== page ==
School is about learning to be our best and to live the best possible life in every respect. In such circumstances, learning to have a sensible and realistic relationship with our physical body has to be a fundamental part. This does mean that many teachers who didn’t have good relationships with being physically active themselves need to get over it for the sake of the children they teach.

I say though, please please, keep the E-sports out of schools!

Being A Well-Rounded Kid Pays Off

I love it when scientific research confirms what I and many other educators have long believed, justifying a holistic approach to child development and a schooling that gives children exposure to a diverse curriculum that places emphasis on physical pursuits and the arts alongside more academic subjects.

For many years my favourite phrase on the subject has been – it’s all curricular!

So, firstly, here’s an article from the :LA Times, reporting on the latest research that highlights the educational, learning and mental benefits of regular physical exercise and involvement in sports:

LA Times – To Do Better In School Children Should Exercise Their Bodies As Well As Their Brains

So, strong evidence to support ideas of a healthy body in a healthy mind. What I’ve been concerned about in the past (and remain so) is that too m uch of our approach to physical activity in school is still working like a filter, meaning that many children are opting out by the Secondary years. It needs to be for every student, all the time, as part of gaining the habits of a positive healthy lifestyle.

Secondly, here’s scientific evidence for the mental benefits of engaging in music making – faster brain development as a result of music training:

Medical Xpress – Researchers find that children’s brains develop faster with music training

Just as a balanced nutritious diet leads to healthy physical development, so we are learning more and more about the benefits of a balanced mental diet.

Unspontaneous Spontaneity

Throughout the open plan workspace you could hear a pin drop. Every head was bowed studiously over their desks, the only sounds the clacking of keyboards, phone calls or the shuffling of papers. As the clock clicked on to the hour a bell sounded. At that moment, all the workers simultaneously stood up from their desks and rushed to move around.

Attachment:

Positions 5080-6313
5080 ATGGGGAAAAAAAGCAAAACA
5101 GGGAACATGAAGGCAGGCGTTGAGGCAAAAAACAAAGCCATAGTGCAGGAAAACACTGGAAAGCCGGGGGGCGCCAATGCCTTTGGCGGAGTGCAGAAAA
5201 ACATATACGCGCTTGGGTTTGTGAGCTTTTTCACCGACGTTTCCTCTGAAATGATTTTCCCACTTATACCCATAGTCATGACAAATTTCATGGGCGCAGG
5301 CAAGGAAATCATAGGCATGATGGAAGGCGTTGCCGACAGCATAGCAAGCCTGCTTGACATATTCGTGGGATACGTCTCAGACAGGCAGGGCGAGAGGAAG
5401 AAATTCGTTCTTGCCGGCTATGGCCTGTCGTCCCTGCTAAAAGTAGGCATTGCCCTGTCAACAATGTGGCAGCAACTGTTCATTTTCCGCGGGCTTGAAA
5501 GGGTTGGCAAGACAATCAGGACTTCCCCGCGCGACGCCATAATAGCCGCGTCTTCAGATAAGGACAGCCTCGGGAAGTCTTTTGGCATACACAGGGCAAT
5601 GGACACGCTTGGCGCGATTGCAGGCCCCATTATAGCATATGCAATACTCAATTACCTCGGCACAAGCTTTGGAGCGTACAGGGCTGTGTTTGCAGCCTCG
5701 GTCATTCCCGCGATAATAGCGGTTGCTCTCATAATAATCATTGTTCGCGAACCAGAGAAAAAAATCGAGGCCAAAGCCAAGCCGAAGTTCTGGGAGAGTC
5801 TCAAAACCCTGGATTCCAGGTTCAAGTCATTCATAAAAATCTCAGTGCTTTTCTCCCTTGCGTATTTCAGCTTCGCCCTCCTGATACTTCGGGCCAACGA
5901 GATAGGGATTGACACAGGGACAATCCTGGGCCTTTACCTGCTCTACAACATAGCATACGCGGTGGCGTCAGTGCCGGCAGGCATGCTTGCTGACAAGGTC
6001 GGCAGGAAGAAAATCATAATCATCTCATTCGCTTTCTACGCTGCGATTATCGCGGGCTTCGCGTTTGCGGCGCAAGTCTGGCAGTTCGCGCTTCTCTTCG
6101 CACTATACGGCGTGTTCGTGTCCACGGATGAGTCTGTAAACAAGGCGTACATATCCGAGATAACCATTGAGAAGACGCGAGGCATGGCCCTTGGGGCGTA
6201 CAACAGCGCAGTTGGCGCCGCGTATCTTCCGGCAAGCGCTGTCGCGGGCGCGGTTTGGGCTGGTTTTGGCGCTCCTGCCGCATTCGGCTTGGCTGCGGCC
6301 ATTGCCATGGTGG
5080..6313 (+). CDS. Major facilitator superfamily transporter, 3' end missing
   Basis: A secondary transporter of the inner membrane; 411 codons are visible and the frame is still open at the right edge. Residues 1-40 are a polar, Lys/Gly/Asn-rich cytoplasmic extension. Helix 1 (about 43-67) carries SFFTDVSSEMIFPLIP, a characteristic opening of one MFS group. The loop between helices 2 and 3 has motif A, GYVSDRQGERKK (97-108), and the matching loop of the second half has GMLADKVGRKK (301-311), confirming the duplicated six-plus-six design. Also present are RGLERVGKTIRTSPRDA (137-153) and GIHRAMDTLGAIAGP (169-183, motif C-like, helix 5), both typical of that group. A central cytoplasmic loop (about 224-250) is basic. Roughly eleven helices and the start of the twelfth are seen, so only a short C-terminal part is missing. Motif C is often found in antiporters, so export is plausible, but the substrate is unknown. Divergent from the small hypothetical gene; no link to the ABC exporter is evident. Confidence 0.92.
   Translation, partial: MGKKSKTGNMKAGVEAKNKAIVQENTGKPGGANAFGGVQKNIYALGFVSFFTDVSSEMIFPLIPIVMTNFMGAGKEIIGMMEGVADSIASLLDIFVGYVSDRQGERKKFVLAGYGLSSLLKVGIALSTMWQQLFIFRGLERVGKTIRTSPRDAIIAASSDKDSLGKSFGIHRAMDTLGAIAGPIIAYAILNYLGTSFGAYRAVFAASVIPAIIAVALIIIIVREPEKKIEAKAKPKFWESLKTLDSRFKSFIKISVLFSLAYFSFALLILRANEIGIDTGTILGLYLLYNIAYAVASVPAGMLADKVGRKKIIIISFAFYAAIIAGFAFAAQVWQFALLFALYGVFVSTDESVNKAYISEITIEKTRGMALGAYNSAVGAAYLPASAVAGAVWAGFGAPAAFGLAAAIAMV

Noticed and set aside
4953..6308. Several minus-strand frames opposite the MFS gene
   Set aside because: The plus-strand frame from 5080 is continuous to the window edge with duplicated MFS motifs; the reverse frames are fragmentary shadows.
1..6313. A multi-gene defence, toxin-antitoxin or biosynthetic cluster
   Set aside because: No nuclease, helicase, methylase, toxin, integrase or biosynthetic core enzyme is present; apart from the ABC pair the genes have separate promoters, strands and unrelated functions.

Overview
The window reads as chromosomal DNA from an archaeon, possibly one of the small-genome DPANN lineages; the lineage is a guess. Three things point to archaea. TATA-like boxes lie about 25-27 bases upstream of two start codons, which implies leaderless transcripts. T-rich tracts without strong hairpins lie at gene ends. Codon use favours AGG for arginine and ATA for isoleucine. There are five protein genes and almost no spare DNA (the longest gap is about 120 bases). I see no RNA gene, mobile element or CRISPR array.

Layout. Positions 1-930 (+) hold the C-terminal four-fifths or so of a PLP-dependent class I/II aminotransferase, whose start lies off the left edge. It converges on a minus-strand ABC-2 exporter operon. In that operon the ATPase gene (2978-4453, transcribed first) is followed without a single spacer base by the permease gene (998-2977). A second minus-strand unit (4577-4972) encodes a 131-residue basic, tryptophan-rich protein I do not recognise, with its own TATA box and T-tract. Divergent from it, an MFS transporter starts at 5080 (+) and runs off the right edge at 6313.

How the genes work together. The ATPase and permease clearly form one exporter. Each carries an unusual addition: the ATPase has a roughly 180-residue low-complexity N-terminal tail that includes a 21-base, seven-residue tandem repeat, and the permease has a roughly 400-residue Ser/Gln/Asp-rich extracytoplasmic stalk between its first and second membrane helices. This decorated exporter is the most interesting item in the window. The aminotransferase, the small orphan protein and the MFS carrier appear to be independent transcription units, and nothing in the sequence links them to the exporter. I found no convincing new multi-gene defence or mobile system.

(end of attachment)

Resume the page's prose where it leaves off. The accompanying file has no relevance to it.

Some crowded in to the pantry, all trying to get themselves a beverage in a big rush. Others stood around in clusters, sharing a joke, chatting in hurried voices. A few went outside and ran around a bit. All too soon, the electronic buzz of the bell sounded again. Every conversation stopped, the pantry emptied with many left disappointed that they never got the drink they had been looking for. Those outside quickly rushed back in and sat down at their desks, a bit hot, sweaty and out of breath. All the heads bow down and immediately get back to work under the domineering scrutiny of the supervisor.

Sounds like a scene from 1984, or Aldous Huxley’s ‘Brave New World? Or, just another day of unnatural experiences for children in schools? We’ve become so habituated to the ritualised habits of our schools that sometimes it’s considered radical when someone changes even the smallest factor. This was my first thought when I read the following article:

KQED News – Mindshift – More Playtime

The radical idea here is schools moving from one daily recess/ playtime period of 20 minutes to four 15 minute periods and the positive benefits for the children in terms of better concentration, focus and academic progress.

Well, the first thing is I’m completely unsurprised by the positive benefits. here has been so much work and research that has shown positive benefits of physical movement for concentration in schools with positive benefits on behaviour and all sorts of other issues. I recall reading some time ago of Japanese schools that basically took a short recess after every class!

However, my stronger thought is whether this is still a change that stays too rigidly within dogmatic adherence to practices that are a poor reflection of the real world that our children will grow into. As adults, we break off from our work when we need to, when it helps our concentration, fits with the natural flow of the work and is consistent with deadlines and the volume of work we need to get done. So far, during the writing of this article, I’ve got up from my seat and gone off to do other things twice – once to get a cup of coffee. There was also one other stop when i didn’t leave the chair, but checked a mail that came through that I had been waiting for.

Yet, I believe if we had learned these habits constructively as children in school, we could be evn better at them. There are times when we ought to take breaks but don’t. We feel that becaue there’s a deadline on our work and we need to get through a certain volume we will be guilty of slacking if we get up and walk away. however, all too often, that brief trip away from the work would lead to more (not less) work and of a better, ore creative and mentally effective quality.

What if we taught children in school to take breaks in their work in more natural and effective ways? What if we changed the whole relationship with time by breaking down the ‘batch processing, factory model’? Courageous educators need to be ready to re-explore our relationship with time and control in schools.

Right, time to end this piece of work. I’m off to do something physical, responding to the messages of my body.